joy and peace. They come with praises upon their lips, and an answering strain is heard in
heaven. Every deed of mercy makes music there. The Father from His throne numbers the
unselfish workers among His most precious treasures.
Those on the left hand of Christ, those who had neglected Him in the person of the poor
and the suffering, were unconscious of their guilt. Satan had blinded them; they had not
perceived what they owed to their brethren. They had been self-absorbed, and cared not for
To the rich, God has given wealth that they may relieve and comfort His suffering
children; but too often they are indifferent to the wants of others. They feel themselves
superior to their poor brethren. They do not put themselves in the poor man's place. They
do not understand the temptations and struggles of the poor, and mercy dies out of their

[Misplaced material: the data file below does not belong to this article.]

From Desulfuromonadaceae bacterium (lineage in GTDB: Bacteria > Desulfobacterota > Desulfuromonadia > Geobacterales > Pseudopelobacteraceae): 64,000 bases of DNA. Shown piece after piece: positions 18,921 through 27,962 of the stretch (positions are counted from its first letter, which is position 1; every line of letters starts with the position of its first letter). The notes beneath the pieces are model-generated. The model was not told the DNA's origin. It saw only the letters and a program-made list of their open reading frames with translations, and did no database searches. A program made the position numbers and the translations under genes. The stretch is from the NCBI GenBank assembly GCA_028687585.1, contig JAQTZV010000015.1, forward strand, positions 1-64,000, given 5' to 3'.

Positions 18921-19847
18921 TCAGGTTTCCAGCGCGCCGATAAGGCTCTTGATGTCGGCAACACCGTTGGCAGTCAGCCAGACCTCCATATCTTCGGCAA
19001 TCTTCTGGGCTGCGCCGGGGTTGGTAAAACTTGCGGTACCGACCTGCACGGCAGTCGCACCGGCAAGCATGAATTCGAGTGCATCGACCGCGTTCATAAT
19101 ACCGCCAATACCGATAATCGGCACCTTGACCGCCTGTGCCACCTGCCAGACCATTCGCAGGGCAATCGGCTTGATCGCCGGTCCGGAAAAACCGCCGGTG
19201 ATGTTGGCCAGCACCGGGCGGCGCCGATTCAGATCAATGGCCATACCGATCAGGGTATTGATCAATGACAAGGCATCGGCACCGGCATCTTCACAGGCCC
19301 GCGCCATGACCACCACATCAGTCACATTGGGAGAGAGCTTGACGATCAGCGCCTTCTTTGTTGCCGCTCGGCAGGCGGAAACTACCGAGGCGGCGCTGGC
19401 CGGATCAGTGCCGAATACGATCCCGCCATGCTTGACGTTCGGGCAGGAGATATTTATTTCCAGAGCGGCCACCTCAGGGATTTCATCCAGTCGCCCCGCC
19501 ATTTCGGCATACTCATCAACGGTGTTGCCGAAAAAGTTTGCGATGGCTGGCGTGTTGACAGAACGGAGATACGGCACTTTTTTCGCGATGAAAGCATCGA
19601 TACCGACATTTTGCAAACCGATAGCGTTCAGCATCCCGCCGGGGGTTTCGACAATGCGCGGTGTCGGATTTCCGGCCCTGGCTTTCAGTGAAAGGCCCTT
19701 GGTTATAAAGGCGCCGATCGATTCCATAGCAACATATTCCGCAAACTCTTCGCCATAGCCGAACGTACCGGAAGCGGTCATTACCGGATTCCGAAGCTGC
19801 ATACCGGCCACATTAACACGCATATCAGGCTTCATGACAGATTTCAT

hearts. In costly dwellings and splendid churches, the rich shut themselves away from the
poor; the means that God has given to bless the needy is spent in pampering pride and
selfishness. The poor are robbed daily of the education they should have concerning the
tender mercies of God; for He has made ample provision that they should be comforted with
the necessities of life. They are compelled to feel the poverty that narrows life, and are
often tempted to become envious, jealous, and full of evil surmisings. Those who
themselves have not endured the pressure of want too often treat the poor in a
contemptuous way, and make them feel that they are looked upon as paupers.
But Christ beholds it all, and He says, It was I who was hungry and thirsty. It was I who